WorldWalk.info
ru ru en en de de  
Health Resorts, Hotels
Health Resorts, Hotels
Museums, Exhibitions
Museums, Exhibitions
Dolphinariums, Water Parks
Dolphinariums, Water Parks
Nature
Nature
Architecture, Monuments
Architecture, Monuments
Holy Places
Holy Places
Parks, Amusement Parks
Parks, Amusement Parks
Theatres, Cinemas
Theatres, Cinemas

Church of SS. Peter and Paul in Novaya Basmannaya Sloboda (Moscow)

11 Novaya Basmannaya Street, Moscow (tel.: +7 495 261-66-54, +7 495 267-77-51, +7 495 267-33-09), Metro stations: "Krasnye vorota", "Komsomolskaya".

The Church of SS. Peter and Paul in Novaya Basmannaya Street was built from 1705 to 1728 (1708 to 1723) and replaced a wooden temple constructed at this place (in Kapitanskaya Sloboda inhabited by regiment officers of the new regular army) in 1695.

The Church construction was evidently started by architect Ivan Zarudniy at the direction of Peter the Great and "in accordance with a drawing given by the tsar himself". However, it was suspended for several years due to the 1714 decree prohibiting any stone constructions in Moscow. The construction was finally finished by architect Ivan Michurin.

In 1745 and 1746, a bell tower designed by architect Karl Blank was erected on the west side along the Church's axes.

The Church is one of a few Moscow monuments of early baroque being drawn towards Western European shapes. Being raised on a high basement, where the heated Church of St. Nicholas the Wonderworker situated, and surrounded by an open gallery on three sides, the building was an "octagon upon square" church with trapezoidal apse and forechurch symmetrically adjoined to it from the east and west, respectively. The side facades of the rectangle are finished with big semi-circular lunettes. The big octagon with narrowed diagonal sides is covered with a cloister vault having a faceted drum upon it, which is crowned with a short spire.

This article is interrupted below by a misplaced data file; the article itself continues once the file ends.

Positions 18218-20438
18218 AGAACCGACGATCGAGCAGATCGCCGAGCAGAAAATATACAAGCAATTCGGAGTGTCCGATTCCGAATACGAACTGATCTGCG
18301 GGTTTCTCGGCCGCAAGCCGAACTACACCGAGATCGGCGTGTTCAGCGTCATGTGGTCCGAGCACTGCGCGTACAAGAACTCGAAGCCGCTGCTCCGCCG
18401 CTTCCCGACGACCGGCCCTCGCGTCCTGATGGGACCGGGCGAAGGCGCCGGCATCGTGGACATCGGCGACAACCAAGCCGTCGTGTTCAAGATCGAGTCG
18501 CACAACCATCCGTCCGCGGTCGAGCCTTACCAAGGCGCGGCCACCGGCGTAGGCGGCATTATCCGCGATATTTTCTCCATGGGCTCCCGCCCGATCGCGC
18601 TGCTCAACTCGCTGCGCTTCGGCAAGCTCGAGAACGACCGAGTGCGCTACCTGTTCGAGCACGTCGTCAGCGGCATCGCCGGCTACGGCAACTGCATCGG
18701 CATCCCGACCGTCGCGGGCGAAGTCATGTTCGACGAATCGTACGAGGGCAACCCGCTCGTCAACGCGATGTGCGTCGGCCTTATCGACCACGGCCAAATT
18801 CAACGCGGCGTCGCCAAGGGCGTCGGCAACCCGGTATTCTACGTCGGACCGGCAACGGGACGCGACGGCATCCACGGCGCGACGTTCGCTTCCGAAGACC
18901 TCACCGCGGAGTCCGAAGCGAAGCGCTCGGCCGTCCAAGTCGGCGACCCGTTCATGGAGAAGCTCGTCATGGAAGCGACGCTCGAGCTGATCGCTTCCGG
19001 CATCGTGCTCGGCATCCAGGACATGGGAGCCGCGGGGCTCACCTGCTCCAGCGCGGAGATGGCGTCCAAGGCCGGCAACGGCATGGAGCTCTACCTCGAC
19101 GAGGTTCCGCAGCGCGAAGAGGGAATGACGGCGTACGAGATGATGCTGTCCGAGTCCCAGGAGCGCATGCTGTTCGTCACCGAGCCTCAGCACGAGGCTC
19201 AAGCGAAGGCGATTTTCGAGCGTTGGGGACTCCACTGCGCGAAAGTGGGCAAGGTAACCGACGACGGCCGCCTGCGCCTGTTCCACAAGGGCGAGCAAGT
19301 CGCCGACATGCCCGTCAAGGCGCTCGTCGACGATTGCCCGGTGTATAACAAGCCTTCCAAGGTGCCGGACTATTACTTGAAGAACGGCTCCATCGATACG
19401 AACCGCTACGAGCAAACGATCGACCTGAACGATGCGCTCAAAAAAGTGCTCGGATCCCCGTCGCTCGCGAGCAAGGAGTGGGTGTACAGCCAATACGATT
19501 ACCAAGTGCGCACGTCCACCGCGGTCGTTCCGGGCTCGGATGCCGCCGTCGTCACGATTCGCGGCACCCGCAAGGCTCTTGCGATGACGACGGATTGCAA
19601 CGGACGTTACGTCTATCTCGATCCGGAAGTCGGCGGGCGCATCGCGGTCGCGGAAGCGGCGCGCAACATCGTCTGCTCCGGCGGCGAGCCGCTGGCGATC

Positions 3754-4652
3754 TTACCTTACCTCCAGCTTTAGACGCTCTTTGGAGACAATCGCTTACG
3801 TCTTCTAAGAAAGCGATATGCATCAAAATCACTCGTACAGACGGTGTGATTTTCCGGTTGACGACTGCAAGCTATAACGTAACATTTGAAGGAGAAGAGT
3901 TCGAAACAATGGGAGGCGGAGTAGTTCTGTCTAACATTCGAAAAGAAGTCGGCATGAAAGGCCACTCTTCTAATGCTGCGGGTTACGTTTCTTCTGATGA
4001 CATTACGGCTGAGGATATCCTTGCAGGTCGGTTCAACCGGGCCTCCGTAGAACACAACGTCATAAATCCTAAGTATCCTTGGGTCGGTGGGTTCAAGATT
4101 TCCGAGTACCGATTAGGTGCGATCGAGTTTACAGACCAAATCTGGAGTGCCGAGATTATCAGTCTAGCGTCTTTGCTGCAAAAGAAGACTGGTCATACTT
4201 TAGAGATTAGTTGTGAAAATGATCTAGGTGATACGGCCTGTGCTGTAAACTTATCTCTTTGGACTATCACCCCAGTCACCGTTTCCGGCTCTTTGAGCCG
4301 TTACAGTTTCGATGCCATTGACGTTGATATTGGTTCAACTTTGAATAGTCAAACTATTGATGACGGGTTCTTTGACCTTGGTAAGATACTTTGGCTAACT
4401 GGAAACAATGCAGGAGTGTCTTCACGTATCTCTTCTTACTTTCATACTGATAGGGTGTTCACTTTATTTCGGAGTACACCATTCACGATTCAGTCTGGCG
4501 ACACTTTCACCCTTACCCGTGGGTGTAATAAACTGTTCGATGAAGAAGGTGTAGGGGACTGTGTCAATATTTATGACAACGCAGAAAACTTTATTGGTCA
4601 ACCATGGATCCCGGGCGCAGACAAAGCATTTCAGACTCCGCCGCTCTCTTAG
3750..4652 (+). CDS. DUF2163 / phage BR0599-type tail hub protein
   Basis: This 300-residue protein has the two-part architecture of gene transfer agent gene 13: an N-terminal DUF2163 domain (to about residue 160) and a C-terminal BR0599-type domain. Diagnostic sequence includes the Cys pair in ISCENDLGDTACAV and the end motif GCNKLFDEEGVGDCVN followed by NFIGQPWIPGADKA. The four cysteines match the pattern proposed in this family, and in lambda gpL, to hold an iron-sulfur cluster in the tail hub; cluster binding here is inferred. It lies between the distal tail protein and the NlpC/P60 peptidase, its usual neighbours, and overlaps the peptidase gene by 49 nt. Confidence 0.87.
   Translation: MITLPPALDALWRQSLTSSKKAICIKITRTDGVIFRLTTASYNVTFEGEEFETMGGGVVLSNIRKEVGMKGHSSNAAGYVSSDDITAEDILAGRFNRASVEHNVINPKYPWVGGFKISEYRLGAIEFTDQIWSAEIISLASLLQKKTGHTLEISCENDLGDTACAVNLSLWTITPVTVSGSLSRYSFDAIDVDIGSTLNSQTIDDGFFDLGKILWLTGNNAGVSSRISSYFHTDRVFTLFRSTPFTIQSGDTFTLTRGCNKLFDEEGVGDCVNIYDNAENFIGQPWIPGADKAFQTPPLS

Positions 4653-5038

Laconic decorations emphasised the monumental impressive appearance of the Church. The facades were adorned with shaped, white-stone cornices and pilasters only. Partially survived neobaroque rusticated corner pilasters and flat plastered platbands date back to the mid-19th century, when the building was renovated. During the same years (1855–1856), the lower tier of the gallery was re-equipped for two side chapels dedicated to the Assuage My Sorrows Icon and the Icon of Our Lady of Vladimir. A passage between the Church and the bell tower was rebuilt too.

The bell tower is one of the brightest baroque creations in Moscow, which stands out among contemporaneous buildings by its dynamic silhouette and pompous order decorations. Its lower storey with a wide bypass on top has three tires decreasing in their volumes and topped with a dome on a faceted drum. The lower storey is finished with rustic masonry; the upper storeys are decorated with column Tuscan galleries supporting wide broken entablatures with developed white-stone cornices. Almost sculptural plastic of the bell tower architectural decorations distinctly contrast the laconic details of the Church making an extremely spectacular composition in its artistic expression.

Wall paintings created at the turn of the 18th and 19th centuries and depicting the Apocalypse scenes survived in the forechurch of the upper church. There are cast-iron stairs leading to the upper storey in the passage between the Church and the bell tower.

From the east, at the corner of the lot, a white-stone fence with wonderful baroque forged grid survived. It was made in the mid-18th century for the Church of the Saviour in Bolshaya Spasskaya Street, which did not survive, and moved here in 1966.

In 1922, the Church was occupied by Renovationists.

In 1931, after the Cathedral of Christ the Saviour was shut down, its leader Alexander Vvedensky with his "Divinity Academy" settled in the Church of SS. Peter and Paul.

The Church was shut down from 1934 to 1994. A warehouse and various institutions occupied the building.

In the 1960s and 1990s, the Church was partially reconstructed.

In 1992, it was returned to the Russian Orthodox Church. Sunday school for children and adults is held in the Church.

Image Gallery Image Preview (3)

Church of SS. Peter and Paul in Novaya Basmannaya Sloboda



info@worldwalk.infoinfo@worldwalk.info